Doctor Who:
The Sound of Drums/
Last of the Time Lords

Since Russell T. Davies brought Doctor Who back to television, we have known that the Doctor was the only Time Lord left in the universe as a result of the Time War with the Daleks. After the Face of Boe revealed the Doctor wasn’t alone in ‘Gridlock’, Whovians knew something dramatic was going to happen as the series progressed.

Early in the season, the introduction of the Harold Saxon character, a presence that seemed to be influencing Martha’s time and the opinions of her mother, made you take notice of this continuing plotline. Now we arrive at the finale and after the Master returned at the end of ‘Utopia’ we get to see the Doctor’s nemesis and rival in full flow.

British actor John Simm, best known for his role in the critically acclaimed hit TV show Life on Mars, throws himself into the role of the evil Time Lord bent on universal domination. In an almost pantomime-like performance in parts, he switches from the joker of the pack to down right vindictive in a single bound, as the Master releases the Toclafane onto the Earth to eliminate ten percent of the planet’s population to keep them in line. Simm plays the role with great gusto, modernising the character but keeping the mythos that has made the Master such a firm favourite in the Doctor Who universe.


Martha Jones gets the chance to step up and save the day, as she escapes from the flying aircraft carrier HMS Valiant to start the resistance against the Master and his army. Freema Agyeman has grown throughout the season into the role of the Doctor’s latest assistant, proving that she is not just an extremely pretty face and can almost fill the shoes left by Billie Piper as Rose Tyler. John Barrowman clearly revels in the role of Captain Jack Harkness in the more family friendly version of the character he portrays in Torchwood.

The finale finally reveals more about Captain Jack’s immortality and answers many of the questions both Whovians and Torchwood fans have been clambering for since ‘The Parting of the Ways’. There is also good support from Alexandra Moen as Harold Saxon’s wife Lucy, Adjoa Andoh as Martha’s mother Francine and Tom Ellis as resistance fighter Thomas Milligan.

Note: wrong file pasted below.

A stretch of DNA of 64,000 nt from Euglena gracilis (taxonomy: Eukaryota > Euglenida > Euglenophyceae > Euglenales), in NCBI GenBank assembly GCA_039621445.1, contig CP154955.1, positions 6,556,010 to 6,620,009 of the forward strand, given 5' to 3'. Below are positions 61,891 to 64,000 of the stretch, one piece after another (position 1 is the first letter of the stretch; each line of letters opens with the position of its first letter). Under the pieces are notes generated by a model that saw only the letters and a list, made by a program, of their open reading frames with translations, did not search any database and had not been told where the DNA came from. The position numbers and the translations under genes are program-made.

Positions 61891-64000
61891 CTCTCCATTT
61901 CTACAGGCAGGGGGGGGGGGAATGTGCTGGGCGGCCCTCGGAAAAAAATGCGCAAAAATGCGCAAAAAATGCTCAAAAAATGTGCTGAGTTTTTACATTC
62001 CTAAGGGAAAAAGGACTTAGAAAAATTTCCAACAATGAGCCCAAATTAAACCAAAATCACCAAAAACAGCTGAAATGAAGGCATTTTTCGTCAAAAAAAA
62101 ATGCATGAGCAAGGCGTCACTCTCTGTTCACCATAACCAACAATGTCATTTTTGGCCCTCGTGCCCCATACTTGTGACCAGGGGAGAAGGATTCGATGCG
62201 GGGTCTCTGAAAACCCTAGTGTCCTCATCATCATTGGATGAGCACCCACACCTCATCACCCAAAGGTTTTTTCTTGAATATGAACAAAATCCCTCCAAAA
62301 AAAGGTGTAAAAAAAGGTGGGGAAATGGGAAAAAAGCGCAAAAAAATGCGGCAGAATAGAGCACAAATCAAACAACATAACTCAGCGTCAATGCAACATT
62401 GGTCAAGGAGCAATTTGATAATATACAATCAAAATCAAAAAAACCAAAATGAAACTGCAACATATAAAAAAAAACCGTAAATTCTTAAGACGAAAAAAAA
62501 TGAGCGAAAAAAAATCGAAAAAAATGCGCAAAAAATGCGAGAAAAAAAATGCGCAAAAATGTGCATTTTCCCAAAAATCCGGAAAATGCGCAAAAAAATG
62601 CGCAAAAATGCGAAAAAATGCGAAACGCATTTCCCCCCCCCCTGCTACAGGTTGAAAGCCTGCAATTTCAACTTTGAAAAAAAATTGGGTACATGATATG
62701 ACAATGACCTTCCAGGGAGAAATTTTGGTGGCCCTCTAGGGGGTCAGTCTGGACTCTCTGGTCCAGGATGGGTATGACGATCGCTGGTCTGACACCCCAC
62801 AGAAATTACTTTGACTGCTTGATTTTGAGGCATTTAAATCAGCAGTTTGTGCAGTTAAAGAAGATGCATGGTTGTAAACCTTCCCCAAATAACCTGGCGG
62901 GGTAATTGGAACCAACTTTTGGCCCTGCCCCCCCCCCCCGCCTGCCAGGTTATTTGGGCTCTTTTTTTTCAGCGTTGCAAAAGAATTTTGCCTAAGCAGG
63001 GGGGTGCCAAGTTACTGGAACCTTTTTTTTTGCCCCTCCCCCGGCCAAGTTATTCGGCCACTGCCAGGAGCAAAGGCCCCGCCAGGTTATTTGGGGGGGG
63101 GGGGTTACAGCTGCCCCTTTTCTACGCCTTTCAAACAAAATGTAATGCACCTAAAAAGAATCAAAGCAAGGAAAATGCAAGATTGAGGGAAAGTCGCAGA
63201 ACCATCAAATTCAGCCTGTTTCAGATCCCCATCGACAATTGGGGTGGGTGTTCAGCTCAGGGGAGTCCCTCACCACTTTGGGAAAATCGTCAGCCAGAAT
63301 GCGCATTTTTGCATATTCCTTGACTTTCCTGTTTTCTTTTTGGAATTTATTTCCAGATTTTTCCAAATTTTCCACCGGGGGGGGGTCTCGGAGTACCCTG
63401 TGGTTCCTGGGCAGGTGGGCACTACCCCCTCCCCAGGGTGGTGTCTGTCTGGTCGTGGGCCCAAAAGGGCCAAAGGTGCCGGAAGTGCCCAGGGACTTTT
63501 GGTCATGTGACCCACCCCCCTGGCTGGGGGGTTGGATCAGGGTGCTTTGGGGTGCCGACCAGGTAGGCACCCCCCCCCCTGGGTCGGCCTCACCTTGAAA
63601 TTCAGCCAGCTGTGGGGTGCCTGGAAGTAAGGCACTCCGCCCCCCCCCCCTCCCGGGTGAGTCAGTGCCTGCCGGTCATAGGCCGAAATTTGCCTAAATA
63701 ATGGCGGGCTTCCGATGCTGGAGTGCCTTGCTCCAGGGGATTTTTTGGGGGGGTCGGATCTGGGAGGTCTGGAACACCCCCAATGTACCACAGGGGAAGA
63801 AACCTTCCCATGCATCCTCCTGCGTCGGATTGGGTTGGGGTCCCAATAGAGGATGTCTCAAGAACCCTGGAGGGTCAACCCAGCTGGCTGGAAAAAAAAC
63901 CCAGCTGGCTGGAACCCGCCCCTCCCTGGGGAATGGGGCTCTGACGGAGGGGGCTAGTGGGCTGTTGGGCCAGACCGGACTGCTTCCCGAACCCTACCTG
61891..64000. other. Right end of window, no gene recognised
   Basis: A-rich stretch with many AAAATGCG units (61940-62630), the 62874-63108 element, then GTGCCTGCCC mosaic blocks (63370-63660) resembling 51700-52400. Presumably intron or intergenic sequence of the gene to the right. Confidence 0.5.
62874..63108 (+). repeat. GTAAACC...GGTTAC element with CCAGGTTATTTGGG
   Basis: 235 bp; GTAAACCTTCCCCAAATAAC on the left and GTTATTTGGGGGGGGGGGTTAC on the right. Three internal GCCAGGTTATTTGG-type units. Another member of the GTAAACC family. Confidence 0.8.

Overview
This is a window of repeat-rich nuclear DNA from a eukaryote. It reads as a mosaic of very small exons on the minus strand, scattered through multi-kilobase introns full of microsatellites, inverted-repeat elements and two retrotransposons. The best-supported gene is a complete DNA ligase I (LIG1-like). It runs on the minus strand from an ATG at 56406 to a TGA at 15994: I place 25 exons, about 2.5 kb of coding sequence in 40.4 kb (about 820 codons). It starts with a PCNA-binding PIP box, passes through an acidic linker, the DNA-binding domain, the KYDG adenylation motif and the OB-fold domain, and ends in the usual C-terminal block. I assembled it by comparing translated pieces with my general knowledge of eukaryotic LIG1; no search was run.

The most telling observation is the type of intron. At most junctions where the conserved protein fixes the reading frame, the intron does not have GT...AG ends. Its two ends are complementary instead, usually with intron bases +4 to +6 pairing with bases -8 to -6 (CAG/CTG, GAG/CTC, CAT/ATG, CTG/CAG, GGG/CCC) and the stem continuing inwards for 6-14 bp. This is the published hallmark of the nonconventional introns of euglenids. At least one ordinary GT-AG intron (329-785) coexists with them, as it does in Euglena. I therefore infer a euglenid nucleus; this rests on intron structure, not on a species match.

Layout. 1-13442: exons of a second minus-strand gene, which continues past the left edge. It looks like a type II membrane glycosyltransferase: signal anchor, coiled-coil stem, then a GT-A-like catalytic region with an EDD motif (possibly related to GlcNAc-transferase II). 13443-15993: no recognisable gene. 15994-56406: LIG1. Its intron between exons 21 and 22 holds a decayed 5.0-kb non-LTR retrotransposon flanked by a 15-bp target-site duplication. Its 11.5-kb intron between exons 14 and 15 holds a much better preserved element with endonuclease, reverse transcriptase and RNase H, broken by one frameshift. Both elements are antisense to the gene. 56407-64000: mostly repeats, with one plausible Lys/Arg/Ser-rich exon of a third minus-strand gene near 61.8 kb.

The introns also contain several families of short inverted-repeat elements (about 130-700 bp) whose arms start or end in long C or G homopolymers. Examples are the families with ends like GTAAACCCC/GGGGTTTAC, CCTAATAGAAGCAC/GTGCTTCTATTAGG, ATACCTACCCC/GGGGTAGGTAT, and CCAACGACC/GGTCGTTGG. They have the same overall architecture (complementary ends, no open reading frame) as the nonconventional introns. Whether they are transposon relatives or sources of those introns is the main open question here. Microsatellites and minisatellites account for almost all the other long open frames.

However, the finale of the season isn’t perfect. With most of the emphasis switching to the Master and Martha, this comes at the detriment of the star of the series, the Doctor himself. David Tennant is reduced to a supporting character for most of ‘Last of the Time Lords’, not even appearing on screen for most of the episode after the Master reduces him to an extremely old man (an excellent CGI character, especially for television).

The episode seems to lose something with his presence and even the final scenes don’t make up for the shortcomings of the show. There are also a lot of unanswered questions that may be coming in the next season, but fans who have waited all season for all the big reveals might be a little disappointed.

These shortcomings aside, the latest season of Doctor Who concludes and shows that excellent science fiction is fantastic for creating characters, amazing worlds and storylines that can enthrall, mesmerise and even scare you (just watch ‘Blink’). What will the next season bring?

About Derek McCaw 2010 Articles
In addition to running Fanboy Planet, Derek has written for ActionAce, Daily Radar, Once Upon A Dime, and The Wave. He has contributed stories to Arcana Comics (The Greatest American Hero) and Monsterverse Comics (Bela Lugosi's Tales from the Grave). He has performed with ComedySportz and Silicon Valley Shakespeare, though relocated to Hollywood to... work in an office? If you ever played Eric's Ultimate Solitaire on the Macintosh, it was Derek's voice as The Weasel that urged you to play longer. You can buy his book "I Was Flesh Gordon" on the Amazon link at the right. Email him at